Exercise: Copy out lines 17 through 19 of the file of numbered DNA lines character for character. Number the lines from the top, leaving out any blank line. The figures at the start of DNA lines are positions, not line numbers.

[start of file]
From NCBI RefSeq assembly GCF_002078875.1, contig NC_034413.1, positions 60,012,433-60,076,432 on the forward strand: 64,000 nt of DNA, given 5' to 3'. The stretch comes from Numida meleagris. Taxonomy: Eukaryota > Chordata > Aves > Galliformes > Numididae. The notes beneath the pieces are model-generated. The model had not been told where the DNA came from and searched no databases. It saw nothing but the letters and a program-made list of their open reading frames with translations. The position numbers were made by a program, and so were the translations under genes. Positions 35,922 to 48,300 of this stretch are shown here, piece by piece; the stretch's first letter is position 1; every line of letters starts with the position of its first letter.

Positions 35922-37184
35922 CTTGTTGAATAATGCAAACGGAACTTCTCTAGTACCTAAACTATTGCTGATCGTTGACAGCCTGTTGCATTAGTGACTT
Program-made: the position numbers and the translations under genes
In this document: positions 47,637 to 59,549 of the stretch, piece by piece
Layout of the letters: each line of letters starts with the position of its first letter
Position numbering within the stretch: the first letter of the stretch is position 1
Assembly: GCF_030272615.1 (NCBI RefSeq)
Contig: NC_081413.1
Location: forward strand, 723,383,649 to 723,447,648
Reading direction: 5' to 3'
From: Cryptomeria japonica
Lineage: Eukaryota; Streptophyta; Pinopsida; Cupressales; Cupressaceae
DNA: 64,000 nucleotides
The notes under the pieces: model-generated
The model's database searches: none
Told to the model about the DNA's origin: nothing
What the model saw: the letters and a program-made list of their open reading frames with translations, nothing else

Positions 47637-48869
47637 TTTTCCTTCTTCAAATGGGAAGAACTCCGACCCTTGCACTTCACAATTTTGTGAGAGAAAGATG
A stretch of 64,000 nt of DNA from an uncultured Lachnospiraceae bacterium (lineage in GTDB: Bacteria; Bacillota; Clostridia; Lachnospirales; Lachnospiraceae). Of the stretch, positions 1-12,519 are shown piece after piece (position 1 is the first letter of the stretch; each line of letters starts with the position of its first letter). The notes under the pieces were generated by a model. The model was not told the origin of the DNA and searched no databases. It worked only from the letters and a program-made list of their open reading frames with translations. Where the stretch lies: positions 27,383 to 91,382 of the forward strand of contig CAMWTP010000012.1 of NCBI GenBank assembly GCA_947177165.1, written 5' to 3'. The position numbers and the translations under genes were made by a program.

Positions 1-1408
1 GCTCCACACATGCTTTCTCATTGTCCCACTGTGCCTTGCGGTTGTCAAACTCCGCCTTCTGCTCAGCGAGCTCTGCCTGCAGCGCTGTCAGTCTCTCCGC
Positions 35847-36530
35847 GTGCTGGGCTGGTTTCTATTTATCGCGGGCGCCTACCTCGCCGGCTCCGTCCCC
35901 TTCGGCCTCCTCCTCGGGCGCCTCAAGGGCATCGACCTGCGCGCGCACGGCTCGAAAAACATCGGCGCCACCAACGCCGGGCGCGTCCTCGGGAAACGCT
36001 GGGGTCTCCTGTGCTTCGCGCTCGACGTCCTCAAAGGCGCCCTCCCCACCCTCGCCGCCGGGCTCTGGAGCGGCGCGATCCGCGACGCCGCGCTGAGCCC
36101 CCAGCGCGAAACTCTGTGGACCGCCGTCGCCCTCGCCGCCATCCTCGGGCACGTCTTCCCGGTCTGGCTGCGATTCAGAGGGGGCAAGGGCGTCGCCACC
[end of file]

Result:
Told to the model about the DNA's origin: nothing
What the model saw: the letters and a program-made list of their open reading frames with translations, nothing else

Positions 47637-48869